Overall, 5.8 per cent of respondents to the Which? survey reported that their household had defaulted on at least one housing, credit card, loan or bill payment in October. This was a significant increase from September’s figure of 3.8 per cent, and was driven by the increase in defaults on credit cards and loan repayments.
A missed payment is an indicator of significant financial difficulty, and the large spike is highly concerning as it comes as the financial regulator reduces the level of support given to people who are in financial difficulty on 31 October – the same date that the government’s Job Retention Scheme also finishes.
With the Bank of England predicting that unemployment is expected to rise to around 7.5 per cent by the end of the year, and debt advice charity StepChange seeing 13,000 people seeking debt advice for the first time in August alone, Which? is concerned that the Financial Conduct Authority’s scaled back measures will not be enough to tackle the looming challenge to the financial wellbeing of huge numbers of people.
The FCA initially responded rapidly to the coronavirus outbreak, working with the banking industry to introduce a range of financial assistance measures – including payment holidays for mortgages and other forms of credit for those who are struggling financially as a result of the pandemic.
Which? has been warning since August about the need to prepare robust plans to help people through the winter months, after its research indicated that furloughed workers are three times more likely to have defaulted on at least one payment in the previous month. The consumer champion subsequently called for an extension of existing support measures until the start of next year.
However, the FCA has since announced that, from 1 November, lenders will be required to carry out assessments of individual circumstances in order to provide support, rather than consumers being able to self-report their financial difficulty.
Which? has serious concerns about the industry’s capacity to handle a potential deluge of requests for urgent assistance.
Recent research from the consumer champion found that 22 per cent of mortgage holders had contacted, or attempted to contact, their lender since the start of the pandemic and 61 per cent of those requested a payment holiday.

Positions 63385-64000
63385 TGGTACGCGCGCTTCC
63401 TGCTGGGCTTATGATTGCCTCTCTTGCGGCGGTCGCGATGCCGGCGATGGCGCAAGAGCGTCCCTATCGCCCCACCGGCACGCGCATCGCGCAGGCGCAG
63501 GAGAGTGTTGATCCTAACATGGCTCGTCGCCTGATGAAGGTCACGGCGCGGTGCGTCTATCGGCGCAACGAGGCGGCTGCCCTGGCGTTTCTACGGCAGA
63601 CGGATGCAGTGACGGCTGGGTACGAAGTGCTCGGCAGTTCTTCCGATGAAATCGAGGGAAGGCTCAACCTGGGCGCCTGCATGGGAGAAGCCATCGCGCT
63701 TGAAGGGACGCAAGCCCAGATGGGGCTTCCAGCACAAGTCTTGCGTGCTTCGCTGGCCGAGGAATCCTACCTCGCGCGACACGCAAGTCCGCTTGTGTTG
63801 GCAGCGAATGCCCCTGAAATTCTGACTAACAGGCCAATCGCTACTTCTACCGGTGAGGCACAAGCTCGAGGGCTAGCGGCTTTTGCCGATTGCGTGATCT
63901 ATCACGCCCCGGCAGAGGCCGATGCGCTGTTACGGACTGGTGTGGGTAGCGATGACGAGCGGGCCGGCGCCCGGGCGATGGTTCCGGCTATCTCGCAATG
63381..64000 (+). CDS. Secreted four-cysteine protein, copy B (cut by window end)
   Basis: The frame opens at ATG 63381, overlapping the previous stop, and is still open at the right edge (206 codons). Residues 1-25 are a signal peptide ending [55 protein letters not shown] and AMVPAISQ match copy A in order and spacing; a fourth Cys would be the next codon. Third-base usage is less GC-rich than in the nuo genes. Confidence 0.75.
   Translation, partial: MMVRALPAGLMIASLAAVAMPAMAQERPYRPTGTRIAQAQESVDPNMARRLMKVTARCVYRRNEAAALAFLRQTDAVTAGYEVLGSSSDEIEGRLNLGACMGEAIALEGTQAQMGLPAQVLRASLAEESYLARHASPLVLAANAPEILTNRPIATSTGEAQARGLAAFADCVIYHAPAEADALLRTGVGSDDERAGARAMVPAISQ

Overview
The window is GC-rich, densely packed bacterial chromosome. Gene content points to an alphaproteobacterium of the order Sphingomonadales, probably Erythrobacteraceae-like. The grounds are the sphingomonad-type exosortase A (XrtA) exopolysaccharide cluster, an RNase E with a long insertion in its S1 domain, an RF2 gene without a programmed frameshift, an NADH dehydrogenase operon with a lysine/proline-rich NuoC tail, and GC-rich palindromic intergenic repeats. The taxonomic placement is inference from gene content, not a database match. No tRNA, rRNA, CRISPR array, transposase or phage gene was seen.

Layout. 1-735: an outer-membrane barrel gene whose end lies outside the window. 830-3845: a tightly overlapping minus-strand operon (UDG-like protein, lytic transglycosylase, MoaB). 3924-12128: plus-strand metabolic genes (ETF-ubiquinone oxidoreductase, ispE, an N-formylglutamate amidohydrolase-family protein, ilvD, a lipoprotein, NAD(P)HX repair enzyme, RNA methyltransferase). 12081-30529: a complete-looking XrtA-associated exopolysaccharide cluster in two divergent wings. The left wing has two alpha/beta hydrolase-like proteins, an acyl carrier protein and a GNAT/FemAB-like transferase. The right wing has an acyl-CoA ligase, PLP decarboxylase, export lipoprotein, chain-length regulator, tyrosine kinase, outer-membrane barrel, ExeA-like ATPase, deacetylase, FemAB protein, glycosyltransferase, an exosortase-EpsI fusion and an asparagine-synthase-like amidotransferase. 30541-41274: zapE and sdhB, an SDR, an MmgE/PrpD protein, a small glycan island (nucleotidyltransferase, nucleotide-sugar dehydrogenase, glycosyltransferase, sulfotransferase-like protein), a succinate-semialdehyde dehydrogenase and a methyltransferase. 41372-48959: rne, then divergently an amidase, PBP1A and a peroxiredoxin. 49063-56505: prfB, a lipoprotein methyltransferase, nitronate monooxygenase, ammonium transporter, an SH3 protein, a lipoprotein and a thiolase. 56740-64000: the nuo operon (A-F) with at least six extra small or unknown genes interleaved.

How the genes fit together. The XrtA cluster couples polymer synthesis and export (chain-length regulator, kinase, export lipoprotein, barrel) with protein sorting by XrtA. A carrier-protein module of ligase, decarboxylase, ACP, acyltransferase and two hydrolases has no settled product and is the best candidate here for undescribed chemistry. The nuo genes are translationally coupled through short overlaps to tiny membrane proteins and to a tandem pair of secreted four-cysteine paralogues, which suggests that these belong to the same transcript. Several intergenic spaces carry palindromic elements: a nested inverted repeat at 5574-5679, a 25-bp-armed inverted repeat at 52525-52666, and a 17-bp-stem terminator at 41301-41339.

Worryingly, more than half (56%) reported having a problem doing this – with issues including long call wait times, and no responses to email or phone messages.
While it will always be better for a customer who can afford to continue to make payments towards their credit card or loan payments to do so, these figures suggest many people are struggling financially and will need support from their lender.
The consumer champion fears that the additional requirement to assess people’s personal circumstances could create a significant backlog with firms who are having to deal with consumers needing financial support as their payment holidays come to an end, and an additional influx of people seeking help after the government’s job retention scheme finishes on 31 October.
Which? does not want to see consumers denied support altogether, or facing delays that mean they are unable to access help before missing a payment. It believes the regulator should be prepared to move quickly to reintroduce measures similar to the original support if the industry struggles to cope with demand.
Which? is also opposed to a return of normal reporting of financial support on consumer credit files, as this risks pushing large numbers of people facing temporary financial hardship into long-term difficulties.
Currently, payment holidays are not marked on credit files as it has been acknowledged that these are exceptional circumstances. However after 31 October, if a lender offers a payment holiday or agrees an arrangement with a consumer to make reduced payments, these will be reported as missed payments.
Which? believes it is not fair to penalise customers who fall into financial difficulty at this stage of the pandemic through no fault of their own, when people who needed help at the start were able to take payment holidays without facing the same consequences.
Gareth Shaw, Head of Money at Which?, said “This significant increase in missed payments is a warning sign that large numbers of people could be on the brink of really struggling financially, and it reinforces our concerns about the impact of the government, regulators and industry rolling back vital support.”
“There is a real risk that the additional hurdles customers face could mean help is delayed, or impossible to access at all – which could leave many facing serious debt problems.”
“Firms need to be proactive and flexible with people who need urgent help, and if there is evidence that customers can’t get the support they need quickly enough, the regulator must be prepared to introduce stronger measures.”